Much has been written about the so-called ‘dining boom’ as Asia’s burgeoning middle-class boosts demand for Australian meat, dairy, fruit and vegetables. Less considered is rising aquaculture demand as people in the region consume more fish.
Aquaculture has improving long-term prospects. Business forecaster IBISWorld predicts annual industry growth in aquaculture of 0.6 per cent (2012-17) will rise to 1.7 per cent (2017-2022) as seafood consumption rises.
Growing import pressures in several seafood segments, principally from overseas, have dampened the aquaculture industry’s gains over the past five years. An increase in wild-caught fishing (aquaculture is farmed) and the substitution effect of other protein being included in Asian diets, such as poultry, are other headwinds.
But rising disposable incomes in Asia – about 2 billion people are projected to join the region’s middle class by 2030 on OECD forecasts – should support higher seafood consumption. Demand for pricier seafood, such as oysters and salmon, will rise.
In developed countries, greater focus on healthier eating will add to seafood demand. One need only look to the plethora of health stories promoting the virtues of Mediterranean diets that are based around seafood, olive oil, vegetables and nuts.
Kids are also getting the seafood message. I’m amazed that salmon sushi is my youngest child’s favourite meal. When I was his age, eating raw seafood was akin to culinary punishment. Now, more kids see raw seafood, particularly salmon, as a treat.
Sustainably is another factor. Australia and New Zealand’s reputation as ethical, clean suppliers of aquaculture (despite the occasional media critique) should stand both countries in good stead as overseas consumers give more consideration to where fish was produced.
Give me salmon reared in New Zealand or Australia, with all the checks and balances that come with such farming, over those in polluted Asian waters any day.
On balance, aquaculture demand should continue to grow steadily. Perhaps less so than other proteins given that seafood has been an integral part of many Asian diets for years. But enough to make some ASX-listed aquaculture stocks interesting at current prices.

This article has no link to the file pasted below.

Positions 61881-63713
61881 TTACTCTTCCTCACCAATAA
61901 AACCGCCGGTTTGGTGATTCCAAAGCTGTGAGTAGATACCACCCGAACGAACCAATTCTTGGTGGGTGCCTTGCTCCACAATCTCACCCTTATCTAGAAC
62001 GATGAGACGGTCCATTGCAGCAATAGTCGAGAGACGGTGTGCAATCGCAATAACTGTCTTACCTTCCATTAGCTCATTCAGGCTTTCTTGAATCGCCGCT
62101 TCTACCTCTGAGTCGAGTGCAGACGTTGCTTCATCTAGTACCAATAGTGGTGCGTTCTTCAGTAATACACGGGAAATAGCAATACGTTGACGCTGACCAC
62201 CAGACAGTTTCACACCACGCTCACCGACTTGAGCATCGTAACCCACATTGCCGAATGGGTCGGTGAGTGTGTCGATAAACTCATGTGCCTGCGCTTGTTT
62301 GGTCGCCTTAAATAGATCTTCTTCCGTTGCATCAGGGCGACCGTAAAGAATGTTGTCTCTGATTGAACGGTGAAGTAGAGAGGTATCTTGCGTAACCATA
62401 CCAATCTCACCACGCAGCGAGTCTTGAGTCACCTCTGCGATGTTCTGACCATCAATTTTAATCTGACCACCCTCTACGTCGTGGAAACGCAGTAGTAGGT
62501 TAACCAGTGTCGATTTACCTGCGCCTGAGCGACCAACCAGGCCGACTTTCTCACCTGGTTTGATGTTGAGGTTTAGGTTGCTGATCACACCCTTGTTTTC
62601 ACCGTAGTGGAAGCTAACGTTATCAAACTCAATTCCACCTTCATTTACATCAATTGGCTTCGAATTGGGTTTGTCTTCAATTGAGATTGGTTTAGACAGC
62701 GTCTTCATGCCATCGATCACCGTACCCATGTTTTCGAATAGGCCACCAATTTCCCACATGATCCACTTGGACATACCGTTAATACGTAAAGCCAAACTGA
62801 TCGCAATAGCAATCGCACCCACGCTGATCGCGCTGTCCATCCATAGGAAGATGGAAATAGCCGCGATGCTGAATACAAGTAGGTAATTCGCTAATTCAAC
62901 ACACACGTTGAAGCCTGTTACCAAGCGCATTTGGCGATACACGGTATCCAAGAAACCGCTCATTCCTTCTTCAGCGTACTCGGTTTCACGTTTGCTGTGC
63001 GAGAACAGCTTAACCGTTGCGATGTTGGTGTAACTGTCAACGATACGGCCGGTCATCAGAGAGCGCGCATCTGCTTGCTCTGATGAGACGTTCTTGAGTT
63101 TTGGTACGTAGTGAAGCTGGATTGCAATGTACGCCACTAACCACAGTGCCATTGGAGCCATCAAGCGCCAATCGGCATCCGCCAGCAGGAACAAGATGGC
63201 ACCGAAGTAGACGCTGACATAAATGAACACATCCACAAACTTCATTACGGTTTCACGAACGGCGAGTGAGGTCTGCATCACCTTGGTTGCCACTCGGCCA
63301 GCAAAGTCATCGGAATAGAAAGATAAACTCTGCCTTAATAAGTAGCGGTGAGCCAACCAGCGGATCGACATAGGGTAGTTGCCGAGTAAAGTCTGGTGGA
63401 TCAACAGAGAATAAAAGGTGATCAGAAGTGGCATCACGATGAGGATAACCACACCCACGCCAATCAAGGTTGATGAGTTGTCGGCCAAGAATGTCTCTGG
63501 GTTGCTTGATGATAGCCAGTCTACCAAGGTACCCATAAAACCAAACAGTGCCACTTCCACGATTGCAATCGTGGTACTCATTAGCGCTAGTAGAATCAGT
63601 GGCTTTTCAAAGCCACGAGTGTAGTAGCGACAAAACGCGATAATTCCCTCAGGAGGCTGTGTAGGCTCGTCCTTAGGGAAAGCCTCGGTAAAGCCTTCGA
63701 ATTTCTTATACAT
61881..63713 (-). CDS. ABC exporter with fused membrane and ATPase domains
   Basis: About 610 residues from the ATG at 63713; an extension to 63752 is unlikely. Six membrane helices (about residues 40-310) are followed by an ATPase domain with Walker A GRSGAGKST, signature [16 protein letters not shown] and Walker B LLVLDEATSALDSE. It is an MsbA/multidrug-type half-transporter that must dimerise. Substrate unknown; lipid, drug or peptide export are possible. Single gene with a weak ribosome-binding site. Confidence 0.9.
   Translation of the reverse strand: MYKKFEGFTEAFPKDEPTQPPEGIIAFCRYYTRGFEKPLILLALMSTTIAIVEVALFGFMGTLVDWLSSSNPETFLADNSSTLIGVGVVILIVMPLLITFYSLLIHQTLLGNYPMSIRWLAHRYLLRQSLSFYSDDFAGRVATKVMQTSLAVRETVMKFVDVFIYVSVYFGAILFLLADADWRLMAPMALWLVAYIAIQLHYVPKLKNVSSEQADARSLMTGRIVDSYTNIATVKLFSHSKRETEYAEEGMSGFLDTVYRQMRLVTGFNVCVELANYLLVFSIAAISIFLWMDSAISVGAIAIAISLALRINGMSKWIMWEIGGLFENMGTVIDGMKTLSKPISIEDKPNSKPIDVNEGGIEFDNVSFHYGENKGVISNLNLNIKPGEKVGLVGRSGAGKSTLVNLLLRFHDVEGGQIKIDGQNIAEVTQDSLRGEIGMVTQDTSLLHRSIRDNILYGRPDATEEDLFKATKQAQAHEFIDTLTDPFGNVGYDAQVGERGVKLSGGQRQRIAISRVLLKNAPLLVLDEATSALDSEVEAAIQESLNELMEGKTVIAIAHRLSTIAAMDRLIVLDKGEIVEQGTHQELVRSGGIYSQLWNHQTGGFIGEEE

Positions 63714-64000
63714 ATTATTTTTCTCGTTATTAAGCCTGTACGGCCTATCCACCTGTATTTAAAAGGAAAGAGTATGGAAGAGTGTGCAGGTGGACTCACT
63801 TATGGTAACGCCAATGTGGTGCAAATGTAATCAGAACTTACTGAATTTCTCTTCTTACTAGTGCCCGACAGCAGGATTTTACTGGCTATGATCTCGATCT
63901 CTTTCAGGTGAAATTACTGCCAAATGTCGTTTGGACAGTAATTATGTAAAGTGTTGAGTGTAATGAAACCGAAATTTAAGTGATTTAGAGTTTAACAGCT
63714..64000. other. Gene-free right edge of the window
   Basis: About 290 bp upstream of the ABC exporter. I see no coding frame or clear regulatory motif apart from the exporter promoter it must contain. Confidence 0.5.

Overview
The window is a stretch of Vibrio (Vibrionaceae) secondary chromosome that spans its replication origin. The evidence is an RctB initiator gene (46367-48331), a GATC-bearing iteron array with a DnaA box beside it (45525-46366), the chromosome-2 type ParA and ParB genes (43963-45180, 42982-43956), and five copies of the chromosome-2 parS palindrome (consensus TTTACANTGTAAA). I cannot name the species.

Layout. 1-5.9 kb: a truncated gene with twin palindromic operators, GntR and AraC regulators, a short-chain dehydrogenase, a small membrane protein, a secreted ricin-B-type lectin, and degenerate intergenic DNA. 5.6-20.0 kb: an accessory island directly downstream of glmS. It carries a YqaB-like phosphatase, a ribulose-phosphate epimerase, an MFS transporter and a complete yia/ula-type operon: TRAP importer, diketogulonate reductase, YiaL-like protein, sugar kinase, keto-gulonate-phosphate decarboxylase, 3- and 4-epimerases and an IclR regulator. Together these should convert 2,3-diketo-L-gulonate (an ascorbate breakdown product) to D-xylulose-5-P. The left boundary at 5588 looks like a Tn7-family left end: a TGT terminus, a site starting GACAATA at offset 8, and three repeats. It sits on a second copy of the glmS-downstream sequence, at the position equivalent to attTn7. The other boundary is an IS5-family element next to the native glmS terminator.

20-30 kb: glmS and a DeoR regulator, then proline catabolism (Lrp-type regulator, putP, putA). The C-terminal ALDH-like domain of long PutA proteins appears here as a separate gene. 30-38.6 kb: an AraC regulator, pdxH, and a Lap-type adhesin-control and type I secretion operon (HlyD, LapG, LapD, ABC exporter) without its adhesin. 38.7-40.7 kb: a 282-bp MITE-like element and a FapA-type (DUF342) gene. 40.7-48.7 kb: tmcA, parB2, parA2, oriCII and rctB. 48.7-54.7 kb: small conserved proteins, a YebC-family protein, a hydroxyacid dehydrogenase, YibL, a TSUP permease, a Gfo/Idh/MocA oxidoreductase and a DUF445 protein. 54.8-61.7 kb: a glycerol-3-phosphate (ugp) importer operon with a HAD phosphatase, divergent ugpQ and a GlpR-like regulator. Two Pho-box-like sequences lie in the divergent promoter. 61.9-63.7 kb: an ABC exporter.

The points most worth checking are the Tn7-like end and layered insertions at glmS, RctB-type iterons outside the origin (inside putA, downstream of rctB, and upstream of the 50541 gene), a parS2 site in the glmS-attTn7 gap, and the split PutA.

There are three main stocks to choose: Tassal Group, Huon Aquaculture Group and New Zealand King Salmon Investments, an NZ-based company that dual listed on ASX last year through an Initial Public Offering (IPO).
Tassal’s five-year annualised total returns (including dividend reinvestment) is 34 per cent, shows Morningstar data. Huon is trading below its $4.75 issue price from its 2014 IPO, but at $4.49 is well up on its 52-week low of $3.02 and rapidly gaining momentum.
NZ King Salmon Investments has caught my eye. It continued the trend of Kiwi companies dual listing on ASX to gain access to Australian capital, improve their share liquidity and get in front of a larger investor audience. The company raised $74 million in an IPO at $1.07 a share in October and now trades at $1.30
Chart 1: New Zealand King Salmon InvestmentsSource: The Bull
NZ King Salmon is the world’s largest aquaculture producer of king salmon under its Ora King, Regal and Southern Ocean brands. Salmon has some the best long-term prospects of all seafood categories, in my view. New King Salmon Investments had revenue of NZ$114 million and underlying earnings of NZ$16 million in FY16.
If NZ King Salmon can lift its Price Earnings (PE) multiple closer to its ASX peers, a steady re-rating of its share price in 2017 is possible as its market profile rises.
Tassal trades on 14.4 times FY18 using consensus analyst forecasts and Huon trades on 14.45 FY18 earnings. NZ King Salmon trades on 13 times forecast FY18 earnings, using the earnings-per-share forecast in the prospectus.
Some valuation discount is warranted because NZ King Salmon has less history as a listed entity. But the gap should narrow as the company gains more traction.
Consensus forecasts, based on a small number of analyst forecasts, have a median share-price target of $4.50 for Tassal and $3.77 for Huon. That suggests Tassal is fairly valued at the current price and Huon is fully valued after its share rally.
A median share price target of $1.41 implies NZ King Salmon is a touch undervalued.
NZ King Salmon can do better than the market expects in the next few years. The company has a solid industry position, no debt and a good record.
Capitalised at $176 million, NZ King Salmon suits experienced investors who are comfortable with micro-cap shares in an industry that has had its share of volatility over the years.
Tony Featherstone is a former managing editor of BRW and Shares magazines. The information in this article should not be considered personal advice. The article has been prepared without considering your objectives, financial situation or needs. Before acting on the information in this article you should consider its appropriateness, regarding your objectives, financial situation and needs. Do further research of your own or seek personal financial advice from a licensed adviser before making any financial or investment decisions based on this article. All prices and analysis at February 2, 2017.